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One or more bound planets per Milky Way star from microlensing observations
journal contributionposted on 2023-05-17, 12:30 authored by Cassan, A, Kubas, D, Jean-Philippe BeaulieuJean-Philippe Beaulieu, Dominik, M, Horne, K, Greenhill, JG, Wambsganss, J, Menzies, J, Williams, A, Jorgensen, UG, Udalski, A, Bennett, DP, Albrow, MD, Batista, V, Brillant, S, Caldwell, JAR, Andrew ColeAndrew Cole, Coutures, C, Cook, KH, Dieters, S, Prester, DD, Donatowicz, J, Fouque, P, Kym HillKym Hill, Kains, N, Kane, S, Marquette, JB, Martin, R, Pollard, KR, Sahu, KC, Vinter, C, David WarrenDavid Warren, Watson, RD, Zub, M, Sumi, T, Szymanski, MK, Kubiak, M, Poleski, R, Soszynski, I, Ulaczyk, K, Pietrzynski, G, Wyrzykowski, L
Most known extrasolar planets (exoplanets) have been discovered using the radial velocity or transit methods. Both are biased towards planets that are relatively close to their parent stars, and studies find that around 17–30% of solar-like stars host a planet. Gravitational microlensing, on the other hand, probes planets that are further away from their stars. Recently, a population of planets that are unbound or very far from their stars was discovered by microlensing. These planets are at least as numerous as the stars in the Milky Way. Here we report a statistical analysis of microlensing data (gathered in 2002–07) that reveals the fraction of bound planets 0.5–10 AU (Sun–Earth distance) from their stars. We find that 17+6-9% of stars host Jupiter-mass planets (0.3–10 MJ,where MJ = 318 M⊕ and M⊕ is Earth’s mass). Cool Neptunes (10–30 M⊕) and super-Earths (5–10 M⊕) are even more common: their respective abundances per star are 52+22-29% and 62+35-37%. We conclude that stars are orbited by planets as a rule, rather than the exception.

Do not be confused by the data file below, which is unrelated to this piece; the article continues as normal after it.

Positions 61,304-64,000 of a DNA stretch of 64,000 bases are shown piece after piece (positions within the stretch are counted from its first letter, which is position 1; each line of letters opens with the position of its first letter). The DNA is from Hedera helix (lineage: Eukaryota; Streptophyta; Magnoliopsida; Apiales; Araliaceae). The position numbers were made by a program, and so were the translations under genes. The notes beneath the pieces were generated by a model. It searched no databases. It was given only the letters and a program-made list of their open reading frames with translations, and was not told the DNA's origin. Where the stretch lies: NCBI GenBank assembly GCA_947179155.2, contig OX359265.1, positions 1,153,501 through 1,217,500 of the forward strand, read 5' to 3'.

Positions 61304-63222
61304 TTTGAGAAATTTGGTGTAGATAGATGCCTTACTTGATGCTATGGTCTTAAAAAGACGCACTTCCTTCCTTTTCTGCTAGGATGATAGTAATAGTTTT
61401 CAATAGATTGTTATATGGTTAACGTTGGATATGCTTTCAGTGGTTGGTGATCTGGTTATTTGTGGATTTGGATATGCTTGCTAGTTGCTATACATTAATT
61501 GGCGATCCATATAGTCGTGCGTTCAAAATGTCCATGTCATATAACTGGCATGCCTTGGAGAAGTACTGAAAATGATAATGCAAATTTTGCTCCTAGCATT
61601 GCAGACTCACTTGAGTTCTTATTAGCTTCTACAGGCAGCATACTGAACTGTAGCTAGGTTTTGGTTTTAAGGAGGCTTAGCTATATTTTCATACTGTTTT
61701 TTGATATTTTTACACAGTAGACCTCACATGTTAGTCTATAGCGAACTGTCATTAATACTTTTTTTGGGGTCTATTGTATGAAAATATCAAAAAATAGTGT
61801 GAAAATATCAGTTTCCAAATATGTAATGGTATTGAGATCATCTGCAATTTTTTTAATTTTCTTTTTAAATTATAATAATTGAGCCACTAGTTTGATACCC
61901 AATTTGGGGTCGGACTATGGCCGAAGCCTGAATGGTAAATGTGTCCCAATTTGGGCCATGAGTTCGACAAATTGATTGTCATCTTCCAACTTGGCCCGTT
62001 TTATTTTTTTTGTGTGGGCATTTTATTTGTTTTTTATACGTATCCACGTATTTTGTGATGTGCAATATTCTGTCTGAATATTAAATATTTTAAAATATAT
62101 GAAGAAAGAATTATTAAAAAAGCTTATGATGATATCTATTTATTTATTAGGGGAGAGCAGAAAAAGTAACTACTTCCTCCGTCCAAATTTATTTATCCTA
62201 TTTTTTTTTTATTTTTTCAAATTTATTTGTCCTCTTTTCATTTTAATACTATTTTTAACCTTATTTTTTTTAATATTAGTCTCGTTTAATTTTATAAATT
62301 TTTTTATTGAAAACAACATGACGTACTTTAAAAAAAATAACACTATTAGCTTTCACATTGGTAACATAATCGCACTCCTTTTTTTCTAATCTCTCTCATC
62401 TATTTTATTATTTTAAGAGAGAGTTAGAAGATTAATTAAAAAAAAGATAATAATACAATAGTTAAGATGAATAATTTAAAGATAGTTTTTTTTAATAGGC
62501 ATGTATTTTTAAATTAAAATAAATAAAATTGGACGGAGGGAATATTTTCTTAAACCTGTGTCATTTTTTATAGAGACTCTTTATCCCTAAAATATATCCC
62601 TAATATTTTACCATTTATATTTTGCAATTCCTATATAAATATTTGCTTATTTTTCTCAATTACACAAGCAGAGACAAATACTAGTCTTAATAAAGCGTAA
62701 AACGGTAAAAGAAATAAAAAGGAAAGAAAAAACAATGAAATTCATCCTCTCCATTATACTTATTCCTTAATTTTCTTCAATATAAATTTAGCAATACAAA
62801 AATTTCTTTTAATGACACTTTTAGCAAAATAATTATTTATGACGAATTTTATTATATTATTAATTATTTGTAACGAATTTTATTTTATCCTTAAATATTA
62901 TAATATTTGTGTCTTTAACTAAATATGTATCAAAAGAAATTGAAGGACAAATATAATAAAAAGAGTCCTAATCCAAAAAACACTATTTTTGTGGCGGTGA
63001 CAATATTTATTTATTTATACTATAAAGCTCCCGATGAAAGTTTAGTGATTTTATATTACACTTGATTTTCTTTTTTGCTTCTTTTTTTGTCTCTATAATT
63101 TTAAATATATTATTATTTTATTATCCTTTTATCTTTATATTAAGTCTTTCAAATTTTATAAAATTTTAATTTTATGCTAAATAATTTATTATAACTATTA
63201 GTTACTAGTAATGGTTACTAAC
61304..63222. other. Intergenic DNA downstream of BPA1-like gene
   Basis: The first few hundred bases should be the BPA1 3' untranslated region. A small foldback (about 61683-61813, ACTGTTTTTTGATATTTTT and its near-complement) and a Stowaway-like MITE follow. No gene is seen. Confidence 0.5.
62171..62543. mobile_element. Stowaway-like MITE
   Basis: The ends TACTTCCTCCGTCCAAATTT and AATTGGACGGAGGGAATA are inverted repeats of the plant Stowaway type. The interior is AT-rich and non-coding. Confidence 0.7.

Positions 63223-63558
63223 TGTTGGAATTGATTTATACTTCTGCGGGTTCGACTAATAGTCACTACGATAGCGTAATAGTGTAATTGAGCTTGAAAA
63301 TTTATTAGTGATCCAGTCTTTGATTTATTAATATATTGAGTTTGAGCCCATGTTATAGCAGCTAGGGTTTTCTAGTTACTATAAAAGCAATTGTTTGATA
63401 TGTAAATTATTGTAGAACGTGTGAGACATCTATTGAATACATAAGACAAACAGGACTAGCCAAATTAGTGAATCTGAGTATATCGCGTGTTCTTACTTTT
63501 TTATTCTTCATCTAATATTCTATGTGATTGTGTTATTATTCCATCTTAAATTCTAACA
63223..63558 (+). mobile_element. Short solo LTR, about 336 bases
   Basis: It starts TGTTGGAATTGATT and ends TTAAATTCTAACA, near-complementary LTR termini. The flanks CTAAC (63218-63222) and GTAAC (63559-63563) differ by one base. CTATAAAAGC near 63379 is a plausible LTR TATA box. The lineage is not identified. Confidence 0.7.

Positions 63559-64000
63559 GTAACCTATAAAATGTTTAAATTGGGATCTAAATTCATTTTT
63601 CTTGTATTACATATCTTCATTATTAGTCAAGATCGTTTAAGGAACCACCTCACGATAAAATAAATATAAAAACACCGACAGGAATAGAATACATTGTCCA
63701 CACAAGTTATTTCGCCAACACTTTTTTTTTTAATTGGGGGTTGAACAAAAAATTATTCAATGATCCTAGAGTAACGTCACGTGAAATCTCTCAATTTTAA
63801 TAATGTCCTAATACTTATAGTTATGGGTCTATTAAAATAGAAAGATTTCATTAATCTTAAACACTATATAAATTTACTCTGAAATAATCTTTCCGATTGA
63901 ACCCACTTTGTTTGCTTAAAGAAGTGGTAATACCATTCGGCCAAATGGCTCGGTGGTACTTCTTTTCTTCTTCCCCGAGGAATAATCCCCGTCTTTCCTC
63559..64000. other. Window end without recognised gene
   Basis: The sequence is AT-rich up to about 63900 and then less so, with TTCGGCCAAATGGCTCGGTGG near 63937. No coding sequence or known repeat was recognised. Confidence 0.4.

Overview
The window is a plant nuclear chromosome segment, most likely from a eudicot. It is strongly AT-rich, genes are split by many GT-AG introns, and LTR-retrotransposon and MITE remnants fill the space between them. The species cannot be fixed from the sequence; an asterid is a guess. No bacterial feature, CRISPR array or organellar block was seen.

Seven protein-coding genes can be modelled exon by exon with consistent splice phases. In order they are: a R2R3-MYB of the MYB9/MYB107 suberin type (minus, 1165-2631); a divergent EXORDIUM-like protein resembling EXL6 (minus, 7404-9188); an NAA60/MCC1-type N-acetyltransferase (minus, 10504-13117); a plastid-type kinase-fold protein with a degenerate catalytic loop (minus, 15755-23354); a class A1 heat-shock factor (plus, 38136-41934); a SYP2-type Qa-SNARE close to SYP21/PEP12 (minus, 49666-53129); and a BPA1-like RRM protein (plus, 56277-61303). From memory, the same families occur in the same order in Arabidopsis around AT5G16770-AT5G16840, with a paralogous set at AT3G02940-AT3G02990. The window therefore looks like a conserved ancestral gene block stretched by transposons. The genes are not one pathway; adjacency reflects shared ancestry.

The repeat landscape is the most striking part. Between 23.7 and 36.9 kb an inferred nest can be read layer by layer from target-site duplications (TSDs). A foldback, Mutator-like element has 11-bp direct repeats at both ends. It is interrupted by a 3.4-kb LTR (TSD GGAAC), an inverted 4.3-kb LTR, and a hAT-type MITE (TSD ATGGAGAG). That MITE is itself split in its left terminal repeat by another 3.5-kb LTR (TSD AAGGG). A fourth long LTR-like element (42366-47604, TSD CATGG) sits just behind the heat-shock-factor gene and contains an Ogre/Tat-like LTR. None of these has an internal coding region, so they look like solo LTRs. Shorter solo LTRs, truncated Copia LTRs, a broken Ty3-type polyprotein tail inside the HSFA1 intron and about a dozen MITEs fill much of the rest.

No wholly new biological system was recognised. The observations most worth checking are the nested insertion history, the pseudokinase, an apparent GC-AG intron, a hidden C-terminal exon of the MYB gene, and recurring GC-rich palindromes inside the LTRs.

Department/SchoolSchool of Natural Sciences
PublisherNature Publishing Group
Place of publicationMacmillan Building, 4 Crinan St, London, England, N1 9Xw
Rights statementCopyright 2012 Macmillan Publishers Limited